I have finally gotten through all that (except for the proof pass which will land next week, I think, and finishing up that book will be such a relief) and it’s time for me to settle into more actual writing instead of just stealing a few minutes here and there. Of course so much in life conspires to keep me from the keyboard, and I resent a great deal of it. Just leave me alone to write, I want to howl. Leave me alone with my thoughts and the thing I was meant to do.

I don’t often close my office door–for one thing, even though the kids are grown the old habit of being on call 24/7 for them does not go away–but I’m considering it. Not to shut out anyone in the house, though the dogs will probably play some version of Rum Tum Tugger3.

No, instead it will be a signal to shut the rest of the world out, including online. My empathy has been pummeled like a speed bag, and I need time to heal. Or something, I’ll just be glad when the drubbing stops. I need a breath, even just half a breath.

Maybe my furious productivity all year to keep from sinking was a bad strategy. Maybe it wasn’t. Maybe I’m just tired and longing for rain. I won’t know until the first drops fall and I feel that huge, numinous relief.

Other people are hopeful in spring. I’m hopeful when the PNW turns grey and chilly, when sodden leaves clog gutters and storm drains, when the world smells like cold wet fir and mushrooms in moldering forest litter. Maybe this winter I’ll feel like baking again; I did practically no bread last year–why bake when there was no hope, or so little hope I had to reserve it for tiny spoonfuls?

…I didn’t mean to write most of this, but I think I’ll let it stand. There must be other people anticipating the advent of autumn with quiet, longing relief. Besides, there are the dogs to walk; Boxnoggin will not like the return of wet days but very much likes being toweled off when we return from soggy rambles, and also loves the office heater when I am forced to drag it out every fall.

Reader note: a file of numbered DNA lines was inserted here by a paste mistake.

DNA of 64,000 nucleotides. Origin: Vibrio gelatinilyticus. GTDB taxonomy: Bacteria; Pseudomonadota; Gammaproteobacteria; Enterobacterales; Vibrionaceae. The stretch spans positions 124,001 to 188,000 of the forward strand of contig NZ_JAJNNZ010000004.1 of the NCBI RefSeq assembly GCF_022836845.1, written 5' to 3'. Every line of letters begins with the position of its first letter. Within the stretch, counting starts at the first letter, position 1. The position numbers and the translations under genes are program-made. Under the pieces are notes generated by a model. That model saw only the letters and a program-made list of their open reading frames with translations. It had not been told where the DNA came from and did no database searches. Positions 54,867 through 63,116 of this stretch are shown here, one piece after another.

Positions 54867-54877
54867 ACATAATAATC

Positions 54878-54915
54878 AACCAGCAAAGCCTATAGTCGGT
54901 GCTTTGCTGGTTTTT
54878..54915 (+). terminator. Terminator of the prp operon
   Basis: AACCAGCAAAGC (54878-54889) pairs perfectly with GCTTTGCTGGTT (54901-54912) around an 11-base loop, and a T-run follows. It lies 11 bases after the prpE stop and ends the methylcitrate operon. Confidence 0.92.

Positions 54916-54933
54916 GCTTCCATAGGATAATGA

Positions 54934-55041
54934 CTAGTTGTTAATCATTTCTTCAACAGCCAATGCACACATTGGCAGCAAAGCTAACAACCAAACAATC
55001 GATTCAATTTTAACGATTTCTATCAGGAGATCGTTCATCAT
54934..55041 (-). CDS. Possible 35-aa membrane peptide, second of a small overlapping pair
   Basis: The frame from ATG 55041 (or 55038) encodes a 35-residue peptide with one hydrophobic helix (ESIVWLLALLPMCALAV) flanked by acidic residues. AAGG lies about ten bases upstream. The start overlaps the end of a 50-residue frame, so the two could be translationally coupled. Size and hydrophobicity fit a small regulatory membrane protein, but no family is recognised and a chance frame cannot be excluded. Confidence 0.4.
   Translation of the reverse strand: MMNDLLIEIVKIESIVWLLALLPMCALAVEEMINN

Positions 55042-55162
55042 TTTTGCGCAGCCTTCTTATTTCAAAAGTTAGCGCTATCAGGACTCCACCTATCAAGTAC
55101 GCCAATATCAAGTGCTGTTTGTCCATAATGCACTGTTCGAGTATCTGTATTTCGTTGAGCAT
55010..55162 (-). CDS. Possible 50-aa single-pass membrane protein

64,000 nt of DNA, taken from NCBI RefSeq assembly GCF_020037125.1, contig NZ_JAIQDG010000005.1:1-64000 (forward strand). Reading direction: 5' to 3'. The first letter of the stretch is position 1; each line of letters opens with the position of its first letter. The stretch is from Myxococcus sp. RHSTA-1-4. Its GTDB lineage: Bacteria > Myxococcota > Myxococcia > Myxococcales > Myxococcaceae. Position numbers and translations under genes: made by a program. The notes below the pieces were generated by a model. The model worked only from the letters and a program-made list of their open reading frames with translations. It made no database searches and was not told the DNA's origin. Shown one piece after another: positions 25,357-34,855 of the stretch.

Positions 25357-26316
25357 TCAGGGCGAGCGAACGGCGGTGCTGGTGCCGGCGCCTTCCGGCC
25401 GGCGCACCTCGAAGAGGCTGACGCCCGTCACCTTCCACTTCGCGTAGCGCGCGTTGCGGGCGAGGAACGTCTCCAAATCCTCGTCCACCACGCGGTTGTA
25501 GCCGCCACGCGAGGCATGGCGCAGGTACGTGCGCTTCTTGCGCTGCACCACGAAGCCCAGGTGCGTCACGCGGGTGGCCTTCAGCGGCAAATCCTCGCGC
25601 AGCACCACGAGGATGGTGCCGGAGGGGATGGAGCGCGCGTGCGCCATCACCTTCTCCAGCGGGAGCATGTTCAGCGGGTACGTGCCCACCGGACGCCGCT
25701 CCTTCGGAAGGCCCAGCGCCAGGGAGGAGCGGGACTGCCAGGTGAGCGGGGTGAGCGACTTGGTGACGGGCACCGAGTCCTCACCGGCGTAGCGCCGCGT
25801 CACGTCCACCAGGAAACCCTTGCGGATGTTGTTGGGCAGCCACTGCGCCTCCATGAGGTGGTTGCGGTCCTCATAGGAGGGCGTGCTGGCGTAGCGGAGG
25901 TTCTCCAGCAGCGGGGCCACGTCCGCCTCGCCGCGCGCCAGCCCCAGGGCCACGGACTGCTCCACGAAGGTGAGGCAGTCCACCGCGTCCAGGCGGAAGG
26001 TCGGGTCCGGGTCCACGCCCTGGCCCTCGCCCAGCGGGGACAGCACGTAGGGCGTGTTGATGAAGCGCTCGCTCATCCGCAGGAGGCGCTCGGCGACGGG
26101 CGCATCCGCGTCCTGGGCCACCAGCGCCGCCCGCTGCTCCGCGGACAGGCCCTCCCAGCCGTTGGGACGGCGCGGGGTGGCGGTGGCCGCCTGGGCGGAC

I didn’t even have the spoons to put it away in spring. There are many little things I’ve looked at all year and just thought, “I have no energy for that, it’ll keep.”

Which turned out to be right, but every time I look at some of those small things I feel a definite draining sensation. Maybe this weekend I’ll forego the usual chores and just have a day of doing things I’ve put off. But that’s days and days from now, and I’ve writing to do.

Always, there’s writing to do. I can’t wait to get to it, so I bid you a very civil adieu, beloveds. I hope you have something pleasant to anticipate today, if not all week.

Ambitious Blue-Word Hilarity

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It is a lovely grey morning. I get to run today, after tweaking my ankle last week on the stairs. Everything should be healed up and ready for another brutal road-thumping session.

I can’t wait.

Before that, though, coffee must be absorbed, the dogs need walking, and some breakfast probably wouldn’t go amiss. Once I get all that done and my corpse pushed through a few kilometers at what passes for high speed, the rest of the morning will be given to administrivia like answering correspondence, since there seems to be a fresh crop springing up like mushrooms after rain.

But the afternoon, ah! The afternoon will be for a combat scene (Hell’s Acre is coming along nicely) and some hilarity in a short story (She’s Fleeing a Byronic Hero) for my subscribers. I might also be able to shoehorn a bit of Klemp’s book in, too. I am ambitious today.

It’s been a while since I’ve had the bandwidth to feel ambitious. Maybe I’m adapting.

Last week ended with a great deal of hilarity. Someone was very upset at the fact that there are (gasp!) bad words in my books, and that the protagonist of Moon’s Knight standing at the funeral of her best friend was angry at a god.

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What precisely have you been reading of my work, that this is a surprise?

I find this fascinating as well as risible. I did a whole five-book series about a Necromance, a seven-book series about a hellbreed hunter whose feelings on her own Catholic god are complex at best, both full of bad words galore, and all my books have violence and questionable content, let alone wrestling with questions of belief and going toe-to-toe with the divine. Said books, not to mention my social media feeds, let alone this very blog, are stuffed with four-letter and blue words deployed for maximum effect, hilarity, or emphasis.